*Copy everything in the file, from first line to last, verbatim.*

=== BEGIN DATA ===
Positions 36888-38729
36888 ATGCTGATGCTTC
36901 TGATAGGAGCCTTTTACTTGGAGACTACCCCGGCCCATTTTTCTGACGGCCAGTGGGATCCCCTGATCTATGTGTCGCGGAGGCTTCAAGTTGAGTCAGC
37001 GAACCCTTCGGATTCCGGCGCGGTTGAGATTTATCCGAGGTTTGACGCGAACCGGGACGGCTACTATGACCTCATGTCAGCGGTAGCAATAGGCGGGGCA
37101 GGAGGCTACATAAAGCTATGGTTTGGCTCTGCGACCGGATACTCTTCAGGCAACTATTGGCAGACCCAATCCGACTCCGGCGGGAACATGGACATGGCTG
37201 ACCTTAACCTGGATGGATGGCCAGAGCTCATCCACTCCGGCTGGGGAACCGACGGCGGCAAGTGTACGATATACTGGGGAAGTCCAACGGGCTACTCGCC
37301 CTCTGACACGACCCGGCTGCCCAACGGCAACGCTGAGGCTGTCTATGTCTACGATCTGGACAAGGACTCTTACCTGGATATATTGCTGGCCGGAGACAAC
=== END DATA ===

Positions 36888-38729
36888 ATGCTGATGCTTC
36901 TGATAGGAGCCTTTTACTTGGAGACTACCCCGGCCCATTTTTCTGACGGCCAGTGGGATCCCCTGATCTATGTGTCGCGGAGGCTTCAAGTTGAGTCAGC
37001 GAACCCTTCGGATTCCGGCGCGGTTGAGATTTATCCGAGGTTTGACGCGAACCGGGACGGCTACTATGACCTCATGTCAGCGGTAGCAATAGGCGGGGCA
37101 GGAGGCTACATAAAGCTATGGTTTGGCTCTGCGACCGGATACTCTTCAGGCAACTATTGGCAGACCCAATCCGACTCCGGCGGGAACATGGACATGGCTG
37201 ACCTTAACCTGGATGGATGGCCAGAGCTCATCCACTCCGGCTGGGGAACCGACGGCGGCAAGTGTACGATATACTGGGGAAGTCCAACGGGCTACTCGCC
37301 CTCTGACACGACCCGGCTGCCCAACGGCAACGCTGAGGCTGTCTATGTCTACGATCTGGACAAGGACTCTTACCTGGATATATTGCTGGCCGGAGACAAC